“This measures both productivity and wages, and also measures technology – the reading light. With the candle, 200 years ago, most people worked long hours to get that basic technology. Today, with the modern lightbulb, we work about half a second to get one hour of reading light.
“To be fair, there are still people in the world stuck at the economy of 200 years ago, who have to work long hours to get technology like the reading light, but you and I, with half-a-second’s worth of work, can go to Digital News Asia and read what’s there, go to this conference, play Angry Birds, and what-have-you.
“The way we should probably measure transformation is to talk about ‘labourisation’ – how long you used to spend doing that, and how long you spend doing that now,” .
The ACCA Futures Conference came in the wake of a report by the ACCA and the Institute of Management Accountants titled Digital Darwinism: Thriving in the Face of Technology Change that looked at 10 technology trends finance professionals identified as having an impact on their roles and the businesses they worked within.
These 10 technology trends are mobile; cloud; big data; payment systems; artificial intelligence and robotics; virtual and augmented reality; cybersecurity; digital service delivery; educational; and social.
“Darwinism is often misunderstood. ‘Survival of the Fittest’ is taken as that if you’re fit, lean, slim efficient and fast while you’re competing, you’ll survive,” says Lindkvist.
“But that’s not it at all. The heart of Darwinism is adaptability.
“And one of the reason accountants need to hear about this is that whenever something new comes along – a shift – we cling to the past. We ridicule the new, we’re sceptical, we believe that what we’ve been doing – which was also once new – is more of the norm.
“And there is survivability bias, because … we make a story of history, to explain why all these things are here, and we don’t see things that are lost or invisible, that are outside. We build narratives to justify our survivability bias,” he argues.
As an example, he says we call it the Bronze Age although most things during that period of history were made with wood or stone. “But these wooden objects disappeared. We think it was a Bronze Age, but in fact, it was another ‘Wood Age’,” he says.
Relativity neutralisation and Ikea-fication
What is his personal take on the 10 technology trends that the ACCA identified? Are they truly going to be transformational?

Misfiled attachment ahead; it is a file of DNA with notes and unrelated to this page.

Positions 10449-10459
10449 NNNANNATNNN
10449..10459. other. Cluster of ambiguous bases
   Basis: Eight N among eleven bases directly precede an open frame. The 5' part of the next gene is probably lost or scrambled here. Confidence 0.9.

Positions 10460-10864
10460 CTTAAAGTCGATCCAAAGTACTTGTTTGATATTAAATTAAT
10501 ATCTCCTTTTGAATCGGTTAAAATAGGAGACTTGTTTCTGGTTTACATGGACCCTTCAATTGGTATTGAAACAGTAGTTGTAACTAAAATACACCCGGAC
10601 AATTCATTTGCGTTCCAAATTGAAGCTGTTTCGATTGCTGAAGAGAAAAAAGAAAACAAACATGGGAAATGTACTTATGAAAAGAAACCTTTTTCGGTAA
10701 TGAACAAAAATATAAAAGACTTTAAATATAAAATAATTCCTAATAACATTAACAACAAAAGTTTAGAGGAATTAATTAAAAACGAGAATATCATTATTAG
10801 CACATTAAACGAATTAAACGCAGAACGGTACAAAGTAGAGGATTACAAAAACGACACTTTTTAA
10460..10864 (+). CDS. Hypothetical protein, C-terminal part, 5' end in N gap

“I don’t think all 10 would be as impactful, but we don’t know, so we guess,” says Lindkvist.
“Here’s the thing. New technology has a short ‘wow’ moment. We can take the idea of chemical learning now as a ‘wow technology’ – the idea that instead of putting people through 12 years or more of compulsory schooling, we could neurochemically reprogram them with a drug, an injection and flashing lights before them.
“This is an idea that has a certain ‘wowness’ to it.
“Fast forward a hundred years, and it would be the way people educate themselves. It would just normal, boring and productive, and we will have other problems. Or we complain that neuro-linguistic chemical programming is taking too long,” he says.
In essence, the magic palls when the technology becomes commonplace.
“I call this relativity neutralisation,” says Lindkvist. “When you’re in an airplane and it’s taking off, you go ‘Wow, we’re really accelerating!’ Shortly, you’re going to feel as if nothing is happening, even though you’re travelling at 900kph.
“The same thing here: If I tell you now you’re going to live for a thousand years, you will go ‘Wow!’ If you do live for a thousand years, it’s going to be normal.
“So a lot of these technologies – social, mobile, cloud, robots, so on – there is a big ‘wow’ factor in many of them now. Some, like social, are already being implemented and moving into new areas … the wowness is dying down, and it is becoming a productive technology,” he says.
It’s also what Lindkvist refers to as ‘Ikea-fication’ – being able to take an expensive chair and make it available for the middle classes.